This Note uncovers a history that has been largely ignored, dismissed, and sometimes even intentionally obscured: the history of the policing of sex workers in the twentieth century. When most lawyers think about the surveillance of sex workers, they think of a standard cast of characters: police, prosecutors, pimps, purchasers, and procurers. But the surveillance of sex workers has always been much broader and renders a far greater number of actors complicit. This Note uncovers the significant (yet often overlooked) roles played by four groups in surveilling sex workers: (1) the federal government, (2) elite women, (3) public health authorities, and (4) major universities. As a case study, the Note focuses on the city of New Haven, Connecticut, during the twentieth century.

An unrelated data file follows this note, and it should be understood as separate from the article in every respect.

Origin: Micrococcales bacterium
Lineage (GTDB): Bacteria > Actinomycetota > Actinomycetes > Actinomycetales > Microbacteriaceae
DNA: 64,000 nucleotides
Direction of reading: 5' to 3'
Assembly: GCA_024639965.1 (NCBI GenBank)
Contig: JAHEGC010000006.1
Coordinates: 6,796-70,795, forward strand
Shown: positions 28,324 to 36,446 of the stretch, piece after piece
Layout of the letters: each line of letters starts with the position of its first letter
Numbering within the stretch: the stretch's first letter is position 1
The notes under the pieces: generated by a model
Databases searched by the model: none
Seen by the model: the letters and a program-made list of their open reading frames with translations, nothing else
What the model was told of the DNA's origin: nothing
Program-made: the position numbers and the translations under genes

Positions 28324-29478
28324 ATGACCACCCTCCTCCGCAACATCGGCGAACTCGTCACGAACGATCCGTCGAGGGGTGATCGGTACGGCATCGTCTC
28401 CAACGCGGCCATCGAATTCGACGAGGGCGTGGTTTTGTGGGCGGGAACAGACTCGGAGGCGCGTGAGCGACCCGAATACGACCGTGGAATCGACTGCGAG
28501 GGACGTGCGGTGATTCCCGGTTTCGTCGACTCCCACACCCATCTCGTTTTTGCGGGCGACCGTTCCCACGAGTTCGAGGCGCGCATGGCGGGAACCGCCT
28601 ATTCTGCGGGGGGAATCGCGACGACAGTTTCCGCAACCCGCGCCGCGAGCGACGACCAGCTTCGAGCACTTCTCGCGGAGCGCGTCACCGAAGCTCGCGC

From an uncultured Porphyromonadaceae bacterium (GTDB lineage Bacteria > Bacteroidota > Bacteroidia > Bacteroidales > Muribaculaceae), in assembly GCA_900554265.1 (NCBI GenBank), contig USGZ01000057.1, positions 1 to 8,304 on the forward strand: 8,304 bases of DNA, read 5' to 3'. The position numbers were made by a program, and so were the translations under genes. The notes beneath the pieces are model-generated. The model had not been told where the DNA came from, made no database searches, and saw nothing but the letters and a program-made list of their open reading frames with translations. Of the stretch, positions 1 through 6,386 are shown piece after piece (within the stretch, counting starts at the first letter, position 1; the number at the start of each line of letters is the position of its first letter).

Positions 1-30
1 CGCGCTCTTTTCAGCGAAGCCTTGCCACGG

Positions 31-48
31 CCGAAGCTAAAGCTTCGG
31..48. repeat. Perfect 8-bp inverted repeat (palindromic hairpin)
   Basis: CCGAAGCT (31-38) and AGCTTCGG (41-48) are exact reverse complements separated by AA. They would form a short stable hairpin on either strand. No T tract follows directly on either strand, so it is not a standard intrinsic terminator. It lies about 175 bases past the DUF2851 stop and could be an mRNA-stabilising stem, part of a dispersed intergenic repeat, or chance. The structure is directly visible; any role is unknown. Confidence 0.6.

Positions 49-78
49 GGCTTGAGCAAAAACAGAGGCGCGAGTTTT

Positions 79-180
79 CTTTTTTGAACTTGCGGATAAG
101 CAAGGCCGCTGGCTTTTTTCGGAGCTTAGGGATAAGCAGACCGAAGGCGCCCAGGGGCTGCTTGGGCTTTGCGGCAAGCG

Scott W. Stem,
Rethinking Complicity in the Surveillance of Sex Workers: Policing and Prostitution in America's Model City,
Yale J.L. & Feminism
Available at: https://digitalcommons.law.yale.edu/yjlf/vol31/iss2/4